Friday, November 21, 2014

Notes Toward a Somewhat Crazy Quilt

If you have a lot of storage space and a "waste not, want not" mentality, you can start to run into trouble after a couple of decades of quilting.  Every project generates perfectly useable scraps, and you try to keep them organized, and eventually you have enough little postage-stamp sized pieces of fabric to completely cover the state of Idaho.

I've long imagined that I would sit down with the scrap someday and just start sewing some of it together.  And now I have.

When I first sat down, I didn't know if I was going to try to arrange patterns by value, or color, or what.

Eventually, I realized I was just going to start sewing stuff together at random.

 Some of these fabrics have been on my hands since the first few weeks I took up the craft, in 1994.

I didn't have a real plan for what I was doing, but fortunately we had a big staff meeting at work.  These are often good creative catalysts.  At this one, I realized that I was going to cut the rough blocks I was making into 10" squares, and put them into a frame of 2 1/2" white strips.  They suddenly look a lot tidier when squared up.

Some people have asked whether this is a "crazy quilt."  It's not, exactly.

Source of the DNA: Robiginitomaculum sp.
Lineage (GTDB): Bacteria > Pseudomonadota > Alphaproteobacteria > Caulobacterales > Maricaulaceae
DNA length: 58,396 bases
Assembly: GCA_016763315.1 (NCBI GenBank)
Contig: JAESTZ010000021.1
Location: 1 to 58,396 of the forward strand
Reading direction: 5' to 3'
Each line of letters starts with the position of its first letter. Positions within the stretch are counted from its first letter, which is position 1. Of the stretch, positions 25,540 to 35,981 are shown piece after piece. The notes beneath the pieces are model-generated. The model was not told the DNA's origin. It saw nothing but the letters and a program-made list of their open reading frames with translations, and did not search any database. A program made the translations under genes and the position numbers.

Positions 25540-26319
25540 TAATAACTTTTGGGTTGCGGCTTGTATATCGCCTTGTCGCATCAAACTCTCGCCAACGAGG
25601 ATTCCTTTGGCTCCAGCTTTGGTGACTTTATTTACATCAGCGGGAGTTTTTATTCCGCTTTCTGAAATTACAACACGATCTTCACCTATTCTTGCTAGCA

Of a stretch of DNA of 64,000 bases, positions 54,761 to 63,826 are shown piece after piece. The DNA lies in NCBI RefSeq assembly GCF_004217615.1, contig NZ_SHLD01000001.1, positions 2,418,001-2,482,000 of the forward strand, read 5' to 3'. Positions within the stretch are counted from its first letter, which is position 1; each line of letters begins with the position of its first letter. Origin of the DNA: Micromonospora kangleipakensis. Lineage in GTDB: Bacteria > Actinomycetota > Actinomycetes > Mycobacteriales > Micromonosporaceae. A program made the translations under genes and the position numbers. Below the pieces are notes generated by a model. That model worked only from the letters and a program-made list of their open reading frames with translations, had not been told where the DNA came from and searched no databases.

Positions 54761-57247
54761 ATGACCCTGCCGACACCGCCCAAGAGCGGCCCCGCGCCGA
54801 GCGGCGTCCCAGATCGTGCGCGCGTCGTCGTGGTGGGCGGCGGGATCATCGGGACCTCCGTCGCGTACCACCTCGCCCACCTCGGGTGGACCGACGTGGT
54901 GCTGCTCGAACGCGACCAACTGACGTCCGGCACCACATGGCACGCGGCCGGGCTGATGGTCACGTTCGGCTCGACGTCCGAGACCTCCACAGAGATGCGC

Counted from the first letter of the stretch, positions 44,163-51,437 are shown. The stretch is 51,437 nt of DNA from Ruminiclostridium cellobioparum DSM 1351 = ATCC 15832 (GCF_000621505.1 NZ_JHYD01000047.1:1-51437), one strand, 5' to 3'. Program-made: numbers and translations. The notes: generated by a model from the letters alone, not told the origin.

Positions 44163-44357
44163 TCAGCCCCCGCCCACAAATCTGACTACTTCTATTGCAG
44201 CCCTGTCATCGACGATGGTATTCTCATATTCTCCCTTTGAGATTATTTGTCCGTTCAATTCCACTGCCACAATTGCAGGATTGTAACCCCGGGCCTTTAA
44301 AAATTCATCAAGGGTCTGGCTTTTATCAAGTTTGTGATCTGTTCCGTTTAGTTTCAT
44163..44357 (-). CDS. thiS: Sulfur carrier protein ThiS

A proper crazy quilt would have lots of fancy top stitching to hold the piecing together.  Although there's a small amount of applique in this one, and occasional places where I play some tricks with the piecing, there isn't and won't be anything you could call fancy top stitching.  That's not my thing.

I think a proper crazy quilt would be "crazy" all the way through, too, not framed in blocks.

I'll let you know when it's finished, which should be sometime between Christmas and the 2020s.

Incidentally: the depressing thing?  I've made more than fifty of these blocks, and the impact on my collection of fabric scraps has been undetectable.

1 comment:

Elizabeth said...

But it will be a quilt that will cover the state of Idaho, so that's something. You could even arrange the blocks in that shape, though Colorado or Wyoming would definitely be easier.